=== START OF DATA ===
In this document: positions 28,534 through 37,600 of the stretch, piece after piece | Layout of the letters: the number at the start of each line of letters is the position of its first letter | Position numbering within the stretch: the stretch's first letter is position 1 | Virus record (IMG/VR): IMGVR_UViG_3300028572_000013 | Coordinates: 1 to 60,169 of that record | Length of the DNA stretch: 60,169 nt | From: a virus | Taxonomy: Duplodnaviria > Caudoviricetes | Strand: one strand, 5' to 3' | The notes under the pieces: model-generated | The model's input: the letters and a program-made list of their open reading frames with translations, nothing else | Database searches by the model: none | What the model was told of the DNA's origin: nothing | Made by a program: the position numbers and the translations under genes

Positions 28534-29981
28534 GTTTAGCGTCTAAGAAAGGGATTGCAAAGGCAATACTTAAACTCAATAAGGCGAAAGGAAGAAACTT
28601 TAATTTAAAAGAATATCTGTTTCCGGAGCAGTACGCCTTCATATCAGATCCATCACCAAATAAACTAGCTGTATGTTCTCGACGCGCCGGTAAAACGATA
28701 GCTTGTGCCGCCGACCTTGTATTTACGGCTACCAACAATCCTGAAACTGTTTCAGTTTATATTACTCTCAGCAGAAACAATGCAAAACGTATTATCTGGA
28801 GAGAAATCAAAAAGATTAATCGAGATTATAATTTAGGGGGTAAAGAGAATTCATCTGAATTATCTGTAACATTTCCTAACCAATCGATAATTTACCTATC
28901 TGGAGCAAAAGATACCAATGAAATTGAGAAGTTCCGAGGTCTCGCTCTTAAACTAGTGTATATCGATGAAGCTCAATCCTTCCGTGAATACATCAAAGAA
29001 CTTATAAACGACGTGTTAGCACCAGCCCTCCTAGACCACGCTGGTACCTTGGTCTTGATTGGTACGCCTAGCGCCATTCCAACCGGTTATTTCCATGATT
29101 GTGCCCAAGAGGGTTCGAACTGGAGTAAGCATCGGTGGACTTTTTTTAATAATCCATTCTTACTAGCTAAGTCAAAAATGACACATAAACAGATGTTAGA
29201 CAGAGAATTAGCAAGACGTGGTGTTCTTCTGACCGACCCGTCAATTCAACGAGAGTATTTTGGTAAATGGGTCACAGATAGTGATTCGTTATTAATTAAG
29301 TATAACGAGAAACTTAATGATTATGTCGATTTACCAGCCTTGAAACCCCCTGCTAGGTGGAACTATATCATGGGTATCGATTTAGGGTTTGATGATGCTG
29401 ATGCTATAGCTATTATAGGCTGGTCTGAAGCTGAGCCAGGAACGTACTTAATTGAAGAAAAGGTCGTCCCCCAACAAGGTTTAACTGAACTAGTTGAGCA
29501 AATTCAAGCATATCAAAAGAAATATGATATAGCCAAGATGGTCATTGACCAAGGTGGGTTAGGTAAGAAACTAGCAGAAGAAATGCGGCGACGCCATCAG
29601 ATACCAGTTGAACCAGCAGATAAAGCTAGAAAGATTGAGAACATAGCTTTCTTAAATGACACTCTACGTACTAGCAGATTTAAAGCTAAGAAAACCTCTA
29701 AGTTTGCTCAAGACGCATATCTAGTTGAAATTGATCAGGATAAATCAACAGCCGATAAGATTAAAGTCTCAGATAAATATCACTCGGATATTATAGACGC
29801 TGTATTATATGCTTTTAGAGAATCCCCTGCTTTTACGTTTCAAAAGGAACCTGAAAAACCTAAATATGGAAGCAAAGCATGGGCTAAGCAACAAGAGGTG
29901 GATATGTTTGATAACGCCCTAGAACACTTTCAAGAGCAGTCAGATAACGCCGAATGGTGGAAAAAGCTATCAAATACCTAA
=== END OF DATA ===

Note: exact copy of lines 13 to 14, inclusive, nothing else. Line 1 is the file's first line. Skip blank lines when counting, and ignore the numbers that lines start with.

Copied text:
29501 AATTCAAGCATATCAAAAGAAATATGATATAGCCAAGATGGTCATTGACCAAGGTGGGTTAGGTAAGAAACTAGCAGAAGAAATGCGGCGACGCCATCAG
29601 ATACCAGTTGAACCAGCAGATAAAGCTAGAAAGATTGAGAACATAGCTTTCTTAAATGACACTCTACGTACTAGCAGATTTAAAGCTAAGAAAACCTCTA